OP-ED

A Demoralized Military Cannot Protect Yemeni Security

Fragile Security in a Desensitized Society

Nearly two years into the Gulf Cooperation Council (GCC) sponsored transition, Yemen’s military remains divided and suffering from chronic low morale.

Once Interim President Abdo Rabbo Mansour Hadi took office in February 2012, local analysts insisted that the overwhelming emphasis on marginalizing family members of former president Ali Abdullah Saleh and his rival, and long time right hand man, General Ali Muhsin al-Ahmar had led to worsening economic and morale conditions for ordinary troops.

As President Hadi began to move forward with the transition mandate after taking office, he instantly confronted a high degree of resistance from all parties involved.  The first example was Air Force Commander Mohammed Saleh al-Ahmar, Ali Abdullah Saleh’s half brother.  As Hadi moved to re-assign Mohammed Saleh as advisor within the Ministry of Defence, the Air Force commander initially refused to hand over command of the al-Dhailami air base, situated next to Sana’a International Airport.  The political conflict led to a series of threats and mutiny by airmen disobeying their new commander, often interrupting operations at Sana’a Airport.

In April of this year, president Hadi issued a decree appointing Ahmed Ali Abdullah Saleh, former commander of the Republican Guard, ambassador to Abu Dhabi and Gen. Ali Muhsin al-Ahmar, former commander of the First Armored Division, special presidential advisor for military affairs.  Their civilian appointments, along with the decree disbanding both the Republican Guard and the First Armored Division, were the climax within the restructuring process designed to marginalize the political elite.  The international community and Yemenis nationwide were elated over the lack of violence in response to such changes.  Both Ahmed Ali and Ali Muhsin took on their new posts in May.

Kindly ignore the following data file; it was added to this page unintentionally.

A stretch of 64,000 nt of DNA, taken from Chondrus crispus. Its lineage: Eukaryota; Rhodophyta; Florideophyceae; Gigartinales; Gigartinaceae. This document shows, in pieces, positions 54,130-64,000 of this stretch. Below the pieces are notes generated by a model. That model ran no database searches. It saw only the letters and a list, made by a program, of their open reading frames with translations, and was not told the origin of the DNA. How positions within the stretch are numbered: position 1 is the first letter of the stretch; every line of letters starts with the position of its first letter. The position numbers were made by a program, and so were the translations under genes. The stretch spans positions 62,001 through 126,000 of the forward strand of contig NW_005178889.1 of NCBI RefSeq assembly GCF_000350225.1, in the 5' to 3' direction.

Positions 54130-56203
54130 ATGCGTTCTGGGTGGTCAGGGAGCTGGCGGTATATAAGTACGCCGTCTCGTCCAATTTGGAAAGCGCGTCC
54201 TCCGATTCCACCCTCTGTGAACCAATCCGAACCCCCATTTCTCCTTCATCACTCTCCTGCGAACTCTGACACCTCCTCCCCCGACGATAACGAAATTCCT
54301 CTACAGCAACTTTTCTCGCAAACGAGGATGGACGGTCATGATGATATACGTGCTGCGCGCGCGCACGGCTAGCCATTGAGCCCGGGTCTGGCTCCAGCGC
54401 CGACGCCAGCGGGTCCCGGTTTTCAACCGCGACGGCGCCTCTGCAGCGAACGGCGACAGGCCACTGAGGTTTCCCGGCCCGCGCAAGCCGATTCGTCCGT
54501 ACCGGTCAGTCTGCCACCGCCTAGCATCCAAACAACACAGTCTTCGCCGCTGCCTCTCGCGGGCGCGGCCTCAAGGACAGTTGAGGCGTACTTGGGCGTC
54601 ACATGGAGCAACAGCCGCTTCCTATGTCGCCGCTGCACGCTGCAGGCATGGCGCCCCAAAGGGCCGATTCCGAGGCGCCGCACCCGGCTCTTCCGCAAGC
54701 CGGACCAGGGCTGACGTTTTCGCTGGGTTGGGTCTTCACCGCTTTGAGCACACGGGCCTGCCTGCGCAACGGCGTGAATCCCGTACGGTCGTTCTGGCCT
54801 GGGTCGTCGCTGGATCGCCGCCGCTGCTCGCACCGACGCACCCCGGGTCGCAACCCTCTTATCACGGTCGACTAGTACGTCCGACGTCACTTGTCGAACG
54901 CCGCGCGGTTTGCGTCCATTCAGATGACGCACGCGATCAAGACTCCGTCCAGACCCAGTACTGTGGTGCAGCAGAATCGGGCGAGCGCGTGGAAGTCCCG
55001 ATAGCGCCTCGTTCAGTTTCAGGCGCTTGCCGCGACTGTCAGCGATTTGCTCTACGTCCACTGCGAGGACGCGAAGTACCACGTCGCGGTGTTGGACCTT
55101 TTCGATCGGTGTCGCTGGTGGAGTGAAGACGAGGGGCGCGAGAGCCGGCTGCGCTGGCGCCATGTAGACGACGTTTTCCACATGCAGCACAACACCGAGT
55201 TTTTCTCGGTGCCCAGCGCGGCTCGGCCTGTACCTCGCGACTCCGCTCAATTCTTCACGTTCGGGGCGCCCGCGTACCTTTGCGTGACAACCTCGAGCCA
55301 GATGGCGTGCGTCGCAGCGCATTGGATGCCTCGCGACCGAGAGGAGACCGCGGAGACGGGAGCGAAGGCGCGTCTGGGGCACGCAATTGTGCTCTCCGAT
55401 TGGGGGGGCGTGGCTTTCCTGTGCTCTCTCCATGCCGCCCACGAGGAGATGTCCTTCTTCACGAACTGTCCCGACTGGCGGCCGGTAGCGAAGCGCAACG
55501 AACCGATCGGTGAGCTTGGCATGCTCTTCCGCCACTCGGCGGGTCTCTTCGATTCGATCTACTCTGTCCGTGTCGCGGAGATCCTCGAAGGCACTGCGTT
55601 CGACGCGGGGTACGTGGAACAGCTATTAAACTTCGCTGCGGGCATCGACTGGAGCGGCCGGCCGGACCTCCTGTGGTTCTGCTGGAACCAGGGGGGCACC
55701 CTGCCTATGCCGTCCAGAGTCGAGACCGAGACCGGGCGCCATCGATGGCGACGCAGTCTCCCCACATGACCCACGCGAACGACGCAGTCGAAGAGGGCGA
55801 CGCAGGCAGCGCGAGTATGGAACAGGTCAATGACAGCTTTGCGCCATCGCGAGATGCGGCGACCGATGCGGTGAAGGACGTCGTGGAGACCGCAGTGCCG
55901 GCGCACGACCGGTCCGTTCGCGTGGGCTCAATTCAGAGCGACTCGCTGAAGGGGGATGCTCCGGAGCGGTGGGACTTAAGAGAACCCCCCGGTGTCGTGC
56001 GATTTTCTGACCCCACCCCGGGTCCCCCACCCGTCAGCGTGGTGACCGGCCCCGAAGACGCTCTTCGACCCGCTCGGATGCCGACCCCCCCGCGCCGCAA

Consequences from Elite Conflicts

Most international observers have reported on the success of the shake-up within Yemen’s armed forces, but have merely focused on the impact within the ongoing elite conflict.   Some analysts have commented on the need to expand efforts to include institutional reform across the security establishment.  Such  views also fail to introduce short-term solutions to improve the quality of life of ordinary soldiers.

A former high-ranking security officer recently commented on the widespread low morale among security and military units.  A number of soldiers in Sana’a echoed this view, some indicating that low morale was due to a number of issues, including disappointment among troops as salaries and bonuses dwindle; the fact that units are now made up of forces that faced off against each other during the 2011 political crisis; resentment of the recruitment of new troops along partisan lines without addressing the economic woes of existing troops; disillusionment among troops serving as mere sentries at Yemen’s myriad check points in cities and interstate roads.

Salaries within the military are frozen at around YR30,000 (US$140), said a military officer, while salaries of members of the Counter-Terrorism Unit/Special Forces stand at YR35,000 (US$160).  This was further confirmed by National Dialogue delegate and member of the Transitional Justice Committee Bara’a Shiban, who said that salaries may be as low as YR21,000 (US$100) in some cases as a result of corruption among military officers and tribal leaders.  Bonuses of up to YR10,000 (US$50) for CTU/Special Forces members have been eliminated, according to a source. Entire platoons (about 150 soldiers) assigned to check-points are expected to share YR1 million (US$5,000) amongst themselves each month, if the funds are available.

Military sources in Sana’a and Aden also indicated that many officers and soldiers are so disillusioned and fearful for their lives that they have decided to remain at home, only visiting their post to collect salaries each month.